By Sadie Nicholas
Typing frantically on her laptop, mobile phone to her ear, Hannah Alford made the final tweaks to a massive new deal for her business.
As she hit “send” on the document after weeks of hard graft, she took a deep breath and felt the stress instantly ebb away as she pushed her office chair away from her desk.
For Hannah’s “office” that day was not a stuffy room in a corporate high rise in London as it once had been. It was an airy beachfront apartment on the Gold Coast in Australia, overlooking shimmering sands and the rolling waves of the Pacific Ocean.
Hannah, 38, and her husband Chris, 32, run an online career consultancy business, and are two of a new breed of professionals shunning the traditional nine-to-five to become “flex-pats” – managing their businesses remotely so they can indulge their love of worldwide travel in the process.
For them, it’s a case of “have laptop, will travel”. And constant advances in technology mean we can work from almost anywhere. Half of Hannah and Chris’ year is spent working from their home in Bournemouth, and the other six months in whatever spectacular locations they fancy.
If you’re not already green with envy, you soon will be. In the last year, they’ve worked for two months on a beach in Thailand, a month on a snowy mountain in Utah, a month in Bali, three weeks in the French countryside, and they’ve just decamped to a picturesque lakeside cabin in Oregon, USA, after three weeks in Los Angeles.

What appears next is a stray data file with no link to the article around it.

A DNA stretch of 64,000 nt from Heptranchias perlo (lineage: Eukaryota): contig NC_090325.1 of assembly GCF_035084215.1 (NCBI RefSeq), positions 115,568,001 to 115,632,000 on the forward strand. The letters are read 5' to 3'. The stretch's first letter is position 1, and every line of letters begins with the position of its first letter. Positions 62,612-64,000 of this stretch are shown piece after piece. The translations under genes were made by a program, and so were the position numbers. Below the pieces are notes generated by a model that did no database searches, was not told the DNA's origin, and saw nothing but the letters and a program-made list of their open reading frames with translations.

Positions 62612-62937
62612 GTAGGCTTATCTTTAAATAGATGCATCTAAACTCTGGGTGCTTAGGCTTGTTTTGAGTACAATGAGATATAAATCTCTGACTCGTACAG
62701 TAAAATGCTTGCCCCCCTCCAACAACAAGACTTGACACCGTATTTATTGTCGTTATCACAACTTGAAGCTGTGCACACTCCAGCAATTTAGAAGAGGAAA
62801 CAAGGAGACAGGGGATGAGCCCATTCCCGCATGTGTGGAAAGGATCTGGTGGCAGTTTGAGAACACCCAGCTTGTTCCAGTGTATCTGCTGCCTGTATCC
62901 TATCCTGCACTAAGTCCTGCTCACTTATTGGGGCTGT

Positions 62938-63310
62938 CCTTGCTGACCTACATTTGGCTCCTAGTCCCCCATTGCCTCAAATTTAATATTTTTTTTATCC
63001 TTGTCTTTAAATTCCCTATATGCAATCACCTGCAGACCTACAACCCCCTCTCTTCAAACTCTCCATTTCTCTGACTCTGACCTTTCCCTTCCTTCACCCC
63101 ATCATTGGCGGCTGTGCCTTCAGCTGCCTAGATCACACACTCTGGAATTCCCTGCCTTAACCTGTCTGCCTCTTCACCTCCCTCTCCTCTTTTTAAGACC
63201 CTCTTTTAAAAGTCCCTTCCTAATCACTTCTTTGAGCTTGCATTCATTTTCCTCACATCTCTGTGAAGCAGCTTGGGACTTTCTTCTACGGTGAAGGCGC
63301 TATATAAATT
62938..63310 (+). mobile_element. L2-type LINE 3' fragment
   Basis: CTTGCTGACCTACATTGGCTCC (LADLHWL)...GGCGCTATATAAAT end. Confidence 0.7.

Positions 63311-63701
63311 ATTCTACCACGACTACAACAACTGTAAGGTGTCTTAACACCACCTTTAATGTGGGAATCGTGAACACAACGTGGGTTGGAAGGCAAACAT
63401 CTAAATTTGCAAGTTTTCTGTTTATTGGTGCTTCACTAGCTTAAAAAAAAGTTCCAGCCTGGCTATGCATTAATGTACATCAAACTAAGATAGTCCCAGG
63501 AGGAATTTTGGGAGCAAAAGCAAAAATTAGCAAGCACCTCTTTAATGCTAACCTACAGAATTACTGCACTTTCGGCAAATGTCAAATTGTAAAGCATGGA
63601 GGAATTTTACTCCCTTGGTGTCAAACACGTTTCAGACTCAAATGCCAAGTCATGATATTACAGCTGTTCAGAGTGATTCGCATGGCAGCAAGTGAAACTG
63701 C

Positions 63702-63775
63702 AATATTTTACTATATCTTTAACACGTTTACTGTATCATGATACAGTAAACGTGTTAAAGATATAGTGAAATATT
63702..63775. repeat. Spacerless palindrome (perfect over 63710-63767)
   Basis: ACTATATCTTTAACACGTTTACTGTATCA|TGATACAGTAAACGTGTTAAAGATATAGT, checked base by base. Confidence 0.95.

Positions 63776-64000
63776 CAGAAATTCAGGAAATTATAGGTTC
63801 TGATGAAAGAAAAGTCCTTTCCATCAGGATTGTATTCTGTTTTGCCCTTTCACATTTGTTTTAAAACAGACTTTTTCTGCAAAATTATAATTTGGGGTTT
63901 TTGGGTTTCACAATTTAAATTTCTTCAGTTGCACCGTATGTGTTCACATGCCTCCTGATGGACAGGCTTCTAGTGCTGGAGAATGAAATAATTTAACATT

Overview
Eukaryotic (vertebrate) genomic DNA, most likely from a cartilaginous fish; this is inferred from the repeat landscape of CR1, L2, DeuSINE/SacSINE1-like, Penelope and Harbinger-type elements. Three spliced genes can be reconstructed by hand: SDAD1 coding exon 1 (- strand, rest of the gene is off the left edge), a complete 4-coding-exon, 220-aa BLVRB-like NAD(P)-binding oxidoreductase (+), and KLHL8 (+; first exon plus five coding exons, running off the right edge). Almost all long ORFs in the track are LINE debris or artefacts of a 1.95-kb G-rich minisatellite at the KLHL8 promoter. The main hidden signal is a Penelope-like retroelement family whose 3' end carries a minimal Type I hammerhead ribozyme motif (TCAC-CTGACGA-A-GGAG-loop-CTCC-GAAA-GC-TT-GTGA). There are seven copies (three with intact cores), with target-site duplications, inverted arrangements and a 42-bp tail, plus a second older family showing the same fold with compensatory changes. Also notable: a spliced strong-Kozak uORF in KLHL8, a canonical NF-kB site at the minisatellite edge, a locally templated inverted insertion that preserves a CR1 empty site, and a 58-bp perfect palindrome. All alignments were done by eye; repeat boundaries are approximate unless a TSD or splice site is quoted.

“We never planned to be flex-pats until we took eight months off work to honeymoon in Asia in 2005,” says Hannah.
“The sheer joy of being away from the nine-to-five and the constraints of annual leave inspired us to combine my business skills with Chris’ IT consultancy background to develop our own business that we could run from anywhere in the world.”
Living the dream
Hannah and Chris have effectively been on one long sabbatical ever since, while all the time dedicated to the clients who buy the services of their coaching, assessment and training companies.
Keen to promote the benefits of combining work with travelling, they’ve set up a website, Loveplaywork.com, to advise and mentor others who want a similar lifestyle.
According to recent research*, there are plenty of them out there – almost 90 per cent of Brits would consider leaving the UK in the next five years for a healthier, wealthier experience living or travelling abroad.
“Once you buy into the idea that it’s possible to travel while running a business, you just have to be brave enough to make it happen,” says careers, life and social media coach Karen Perkins.
“It’s going to take off immeasurably in the coming years with job security so fragile here and more people keen to work for themselves. Anyone self-employed is halfway there.
“The old geographical constraints are falling away and it’s just habit and fear that keep so many of us tied to tradition instead of considering the exciting options now available to us.”
However, careers psychologist Joan Harvey urges would-be flex-pats not to get carried away with the idea of hopping from one tropical paradise to another.